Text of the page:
Why I Love Twitter February 26, 2010Posted by Lauren Cooke in Social Media.
Tags: Facebook, Social Media, status, twitter
Following on from the seriousness of yesterdays post, I thought I would write today about something totally different and a little more lighthearted. Before I do, however, I wanted to a say a real and sincere thank you to all the wonderful people who offered their support and good wishes. I treasure you all.
Now onto the real subject of this post!
People don’t get Twitter. Well, a lot of people don’t anyway. They see it as a peculiar site full of short status updates, a bit like Facebook but without any good bits. They question me on a daily basis as to why I bother with it, and as to why I love it. I thought that maybe for anyone Googling this it wold be a good idea to try and put down in words what it is about this wonderful world that keeps me so enthralled.
When I first heard about Twitter, I wasn’t convinced. I didn’t really understand it, and I couldn’t see why I would put any effort into it. But then, gradually, people I knew and who’s blogs I followed started top use it more and more – so I thought I ould give it a go. I signed up, followed a few people, and sat back to wait for the revelations to roll in.
Needless to say it didn’t happen. I watched a few dull tweets scroll into my feed, and I considered backing out of the idea altogether. It was at this point that it all began to slot into place. The people I followed were posting links to their articles. They were asking questions, to which I was starting to want to respond. I found myself entertained and informed by the tweets. Sure there were some tweets about lunch and other status-y bits and pieces – but this was the stuffing that kept the content sharing and information personal. It reminded me that these were real people out there.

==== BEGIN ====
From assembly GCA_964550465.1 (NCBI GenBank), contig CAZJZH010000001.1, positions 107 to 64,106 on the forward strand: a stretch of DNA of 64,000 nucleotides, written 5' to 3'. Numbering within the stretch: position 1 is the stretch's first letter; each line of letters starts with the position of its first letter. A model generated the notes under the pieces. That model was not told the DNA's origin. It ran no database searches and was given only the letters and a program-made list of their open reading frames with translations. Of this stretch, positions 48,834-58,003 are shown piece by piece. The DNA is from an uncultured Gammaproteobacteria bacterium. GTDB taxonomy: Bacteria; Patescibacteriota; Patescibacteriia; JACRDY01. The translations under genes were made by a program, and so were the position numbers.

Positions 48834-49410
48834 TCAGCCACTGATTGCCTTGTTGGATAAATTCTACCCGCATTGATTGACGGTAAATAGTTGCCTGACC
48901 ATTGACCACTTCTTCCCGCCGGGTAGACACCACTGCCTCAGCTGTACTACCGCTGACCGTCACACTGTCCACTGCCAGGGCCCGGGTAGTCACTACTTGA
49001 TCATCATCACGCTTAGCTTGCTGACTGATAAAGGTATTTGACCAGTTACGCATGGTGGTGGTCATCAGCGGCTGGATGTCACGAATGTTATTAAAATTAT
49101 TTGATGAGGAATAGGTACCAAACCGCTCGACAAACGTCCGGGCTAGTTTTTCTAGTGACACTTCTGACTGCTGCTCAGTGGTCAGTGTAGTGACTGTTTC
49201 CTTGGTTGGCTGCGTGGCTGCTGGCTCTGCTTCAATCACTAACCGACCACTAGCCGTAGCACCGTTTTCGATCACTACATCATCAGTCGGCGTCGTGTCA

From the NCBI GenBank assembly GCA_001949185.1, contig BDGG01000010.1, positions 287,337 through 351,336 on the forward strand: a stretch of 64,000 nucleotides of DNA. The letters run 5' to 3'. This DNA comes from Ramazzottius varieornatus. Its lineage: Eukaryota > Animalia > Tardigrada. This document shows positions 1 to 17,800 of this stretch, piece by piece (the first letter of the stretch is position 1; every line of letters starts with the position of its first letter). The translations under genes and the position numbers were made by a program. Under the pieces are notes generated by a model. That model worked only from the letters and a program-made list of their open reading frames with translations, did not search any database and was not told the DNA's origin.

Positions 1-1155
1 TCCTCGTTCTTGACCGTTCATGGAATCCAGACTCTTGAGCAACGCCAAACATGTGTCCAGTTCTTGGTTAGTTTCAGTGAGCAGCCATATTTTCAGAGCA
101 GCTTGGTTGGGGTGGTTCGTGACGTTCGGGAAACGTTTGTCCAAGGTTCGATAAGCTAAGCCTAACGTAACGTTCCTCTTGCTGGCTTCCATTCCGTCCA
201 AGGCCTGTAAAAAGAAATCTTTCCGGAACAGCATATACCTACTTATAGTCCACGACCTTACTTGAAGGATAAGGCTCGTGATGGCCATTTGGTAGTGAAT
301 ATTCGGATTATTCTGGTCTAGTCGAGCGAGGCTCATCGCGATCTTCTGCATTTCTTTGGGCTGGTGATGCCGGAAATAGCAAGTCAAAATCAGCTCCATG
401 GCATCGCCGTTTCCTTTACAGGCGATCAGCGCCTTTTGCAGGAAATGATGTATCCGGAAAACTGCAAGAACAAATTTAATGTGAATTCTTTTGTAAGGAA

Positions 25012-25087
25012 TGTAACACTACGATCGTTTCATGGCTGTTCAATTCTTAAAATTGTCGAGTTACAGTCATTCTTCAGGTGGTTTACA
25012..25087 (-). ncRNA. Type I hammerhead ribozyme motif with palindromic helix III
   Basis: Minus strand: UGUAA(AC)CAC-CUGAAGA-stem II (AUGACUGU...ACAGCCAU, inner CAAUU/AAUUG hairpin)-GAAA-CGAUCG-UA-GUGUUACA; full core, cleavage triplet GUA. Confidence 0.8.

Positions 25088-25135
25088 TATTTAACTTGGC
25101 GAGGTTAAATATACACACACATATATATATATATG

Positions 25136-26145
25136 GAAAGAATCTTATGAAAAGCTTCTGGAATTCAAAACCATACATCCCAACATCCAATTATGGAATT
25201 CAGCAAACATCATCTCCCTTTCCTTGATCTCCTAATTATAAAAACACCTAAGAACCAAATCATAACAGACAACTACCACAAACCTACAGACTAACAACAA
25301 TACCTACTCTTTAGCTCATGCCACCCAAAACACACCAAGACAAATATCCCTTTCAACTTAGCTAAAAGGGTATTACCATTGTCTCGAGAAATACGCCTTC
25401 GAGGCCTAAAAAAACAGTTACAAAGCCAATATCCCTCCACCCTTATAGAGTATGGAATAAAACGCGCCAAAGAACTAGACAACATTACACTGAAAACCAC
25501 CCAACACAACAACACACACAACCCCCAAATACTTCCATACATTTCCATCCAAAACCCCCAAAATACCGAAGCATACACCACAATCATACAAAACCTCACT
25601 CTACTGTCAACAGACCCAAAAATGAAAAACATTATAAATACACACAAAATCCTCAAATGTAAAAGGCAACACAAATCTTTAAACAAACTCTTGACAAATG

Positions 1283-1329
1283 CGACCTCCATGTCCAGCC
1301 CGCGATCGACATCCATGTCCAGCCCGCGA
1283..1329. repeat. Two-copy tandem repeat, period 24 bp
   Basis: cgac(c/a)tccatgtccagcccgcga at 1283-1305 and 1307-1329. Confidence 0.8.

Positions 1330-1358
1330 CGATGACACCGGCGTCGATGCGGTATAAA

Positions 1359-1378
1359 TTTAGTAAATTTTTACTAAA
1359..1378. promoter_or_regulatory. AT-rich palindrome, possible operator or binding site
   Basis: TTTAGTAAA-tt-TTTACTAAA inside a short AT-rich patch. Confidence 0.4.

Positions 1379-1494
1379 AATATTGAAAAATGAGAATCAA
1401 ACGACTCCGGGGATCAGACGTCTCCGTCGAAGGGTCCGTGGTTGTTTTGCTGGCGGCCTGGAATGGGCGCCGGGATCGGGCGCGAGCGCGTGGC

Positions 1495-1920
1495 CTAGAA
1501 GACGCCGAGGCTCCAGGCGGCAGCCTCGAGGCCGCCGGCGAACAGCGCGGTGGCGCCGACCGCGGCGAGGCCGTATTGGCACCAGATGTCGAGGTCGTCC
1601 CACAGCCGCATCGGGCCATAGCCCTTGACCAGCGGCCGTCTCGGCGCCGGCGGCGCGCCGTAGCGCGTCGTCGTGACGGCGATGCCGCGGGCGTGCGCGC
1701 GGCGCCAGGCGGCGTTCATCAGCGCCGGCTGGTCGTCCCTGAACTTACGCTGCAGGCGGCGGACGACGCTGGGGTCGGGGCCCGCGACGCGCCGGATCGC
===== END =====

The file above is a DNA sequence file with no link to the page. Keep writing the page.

Sharing news and content was an area that I don’t think anyone had really seen Twitter heading towards. But once it started to happen, and its growth became more exponential and exciting, news began to travel fast. Something would happen on one side of the world, and I would instantly know about it on the other side of the ocean. Communities traversed continents, like they do in blogging but so much more immediate. Twitter became invaluable, informative and incredibly useful.
On top of this, I noticed a political side to the wonderful lefties who I followed on this social networking site. The circle of people had grown very naturally through recommendations and blogging communities, and consequently their were a lot of similarly politically minded, passionate and caring people all occupying the same online space. What with the power of news sharing and the general left-wing leanings of the Twitter dynamic I exist in, we soon started to actually be able to make a difference in the real offline world. I wrote a post here about how change and protest had once again become the territory of people who had left their activist days or inclinations long behind, or whom had never discovered them before. For me this was a digital revolution. It was amazing and inspiring.
Nowadays Twitter is a bit of everything. It is a group of friends who I may never meet, who support me and joke with me and who choose to share their news and opinions with me. They are my political equals, a common ground that can create a motivate change – and raise awareness of the little person who wouldn’t otherwise be heard.
I love it – and I think people should give it a chance and stick with the idea.